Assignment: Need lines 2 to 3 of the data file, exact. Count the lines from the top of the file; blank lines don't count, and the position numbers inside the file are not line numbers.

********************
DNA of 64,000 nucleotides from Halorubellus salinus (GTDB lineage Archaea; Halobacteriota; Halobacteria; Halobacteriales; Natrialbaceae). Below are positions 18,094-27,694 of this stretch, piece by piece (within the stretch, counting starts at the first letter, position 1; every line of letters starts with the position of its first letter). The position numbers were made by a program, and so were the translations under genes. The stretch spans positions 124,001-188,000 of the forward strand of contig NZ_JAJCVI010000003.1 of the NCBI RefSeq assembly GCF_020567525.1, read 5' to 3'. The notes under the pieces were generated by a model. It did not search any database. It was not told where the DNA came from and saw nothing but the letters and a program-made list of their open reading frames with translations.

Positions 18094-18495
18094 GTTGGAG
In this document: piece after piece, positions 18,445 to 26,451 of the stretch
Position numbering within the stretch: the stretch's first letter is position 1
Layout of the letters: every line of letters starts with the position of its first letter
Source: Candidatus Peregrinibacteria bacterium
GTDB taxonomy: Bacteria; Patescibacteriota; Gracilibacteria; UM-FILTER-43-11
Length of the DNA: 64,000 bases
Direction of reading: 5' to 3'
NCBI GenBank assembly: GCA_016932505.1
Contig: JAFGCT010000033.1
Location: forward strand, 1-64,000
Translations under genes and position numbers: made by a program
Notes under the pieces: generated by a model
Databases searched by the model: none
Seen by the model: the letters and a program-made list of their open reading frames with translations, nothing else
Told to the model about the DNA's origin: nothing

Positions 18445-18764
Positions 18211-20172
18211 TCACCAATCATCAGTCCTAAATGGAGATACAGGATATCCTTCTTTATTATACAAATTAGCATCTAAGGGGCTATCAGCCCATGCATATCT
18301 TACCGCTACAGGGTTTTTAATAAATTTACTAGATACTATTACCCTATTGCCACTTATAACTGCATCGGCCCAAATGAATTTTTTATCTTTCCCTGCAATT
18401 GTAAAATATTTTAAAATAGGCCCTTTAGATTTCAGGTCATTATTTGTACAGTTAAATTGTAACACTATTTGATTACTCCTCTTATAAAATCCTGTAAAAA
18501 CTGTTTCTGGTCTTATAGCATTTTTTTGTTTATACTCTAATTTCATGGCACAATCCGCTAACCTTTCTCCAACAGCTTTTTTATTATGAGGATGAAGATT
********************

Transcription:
Positions 18094-18495
18094 GTTGGAG